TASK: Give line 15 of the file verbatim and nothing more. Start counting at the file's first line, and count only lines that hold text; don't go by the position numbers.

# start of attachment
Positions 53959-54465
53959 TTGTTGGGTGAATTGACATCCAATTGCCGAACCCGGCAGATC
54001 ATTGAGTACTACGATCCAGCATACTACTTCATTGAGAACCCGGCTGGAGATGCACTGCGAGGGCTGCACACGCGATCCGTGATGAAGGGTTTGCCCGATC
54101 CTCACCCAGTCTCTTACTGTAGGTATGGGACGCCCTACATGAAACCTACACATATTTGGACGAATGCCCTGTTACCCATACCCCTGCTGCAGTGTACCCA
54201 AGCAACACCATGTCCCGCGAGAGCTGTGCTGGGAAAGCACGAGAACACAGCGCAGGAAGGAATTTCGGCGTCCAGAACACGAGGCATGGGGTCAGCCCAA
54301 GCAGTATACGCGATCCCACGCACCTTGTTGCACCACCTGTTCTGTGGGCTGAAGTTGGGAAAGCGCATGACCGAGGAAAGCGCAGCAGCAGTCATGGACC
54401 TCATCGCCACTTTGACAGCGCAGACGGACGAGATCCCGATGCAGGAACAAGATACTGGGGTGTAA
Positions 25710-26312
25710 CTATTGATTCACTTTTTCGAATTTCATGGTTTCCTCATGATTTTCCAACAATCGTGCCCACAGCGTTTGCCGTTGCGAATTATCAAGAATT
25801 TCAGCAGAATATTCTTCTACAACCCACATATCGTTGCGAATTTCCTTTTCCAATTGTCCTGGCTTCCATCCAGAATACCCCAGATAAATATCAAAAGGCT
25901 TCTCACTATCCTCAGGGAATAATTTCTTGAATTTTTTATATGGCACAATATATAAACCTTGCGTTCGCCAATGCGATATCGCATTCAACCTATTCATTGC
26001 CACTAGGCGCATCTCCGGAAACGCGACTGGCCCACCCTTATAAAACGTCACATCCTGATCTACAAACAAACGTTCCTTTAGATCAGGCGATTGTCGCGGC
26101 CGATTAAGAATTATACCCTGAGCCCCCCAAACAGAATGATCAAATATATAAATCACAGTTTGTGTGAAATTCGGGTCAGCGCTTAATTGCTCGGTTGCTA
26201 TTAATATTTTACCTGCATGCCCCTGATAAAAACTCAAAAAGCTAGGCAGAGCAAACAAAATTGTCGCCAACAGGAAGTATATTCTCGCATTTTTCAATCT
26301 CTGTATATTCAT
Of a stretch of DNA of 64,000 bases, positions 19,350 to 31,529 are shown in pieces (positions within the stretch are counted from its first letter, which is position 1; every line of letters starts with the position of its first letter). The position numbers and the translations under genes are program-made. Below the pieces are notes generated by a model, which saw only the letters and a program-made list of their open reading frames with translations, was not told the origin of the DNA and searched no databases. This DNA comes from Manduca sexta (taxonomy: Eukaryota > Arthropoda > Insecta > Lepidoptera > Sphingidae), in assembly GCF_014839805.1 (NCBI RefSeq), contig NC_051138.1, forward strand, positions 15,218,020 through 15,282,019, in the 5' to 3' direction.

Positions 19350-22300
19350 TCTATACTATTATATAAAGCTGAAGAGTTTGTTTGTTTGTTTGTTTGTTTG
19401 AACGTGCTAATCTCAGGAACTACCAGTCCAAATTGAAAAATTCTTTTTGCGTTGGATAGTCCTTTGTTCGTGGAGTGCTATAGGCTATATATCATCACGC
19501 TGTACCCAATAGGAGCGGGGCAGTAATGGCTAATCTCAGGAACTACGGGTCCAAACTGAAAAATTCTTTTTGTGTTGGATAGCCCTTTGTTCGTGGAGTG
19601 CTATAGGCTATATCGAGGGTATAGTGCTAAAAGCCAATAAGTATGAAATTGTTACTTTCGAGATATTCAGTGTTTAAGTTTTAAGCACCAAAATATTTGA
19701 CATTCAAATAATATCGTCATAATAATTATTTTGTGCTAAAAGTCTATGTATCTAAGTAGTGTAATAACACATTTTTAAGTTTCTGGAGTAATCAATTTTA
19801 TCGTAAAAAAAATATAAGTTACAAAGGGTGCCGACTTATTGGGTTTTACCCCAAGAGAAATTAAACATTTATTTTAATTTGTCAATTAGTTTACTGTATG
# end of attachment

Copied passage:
26301 CTGTATATTCAT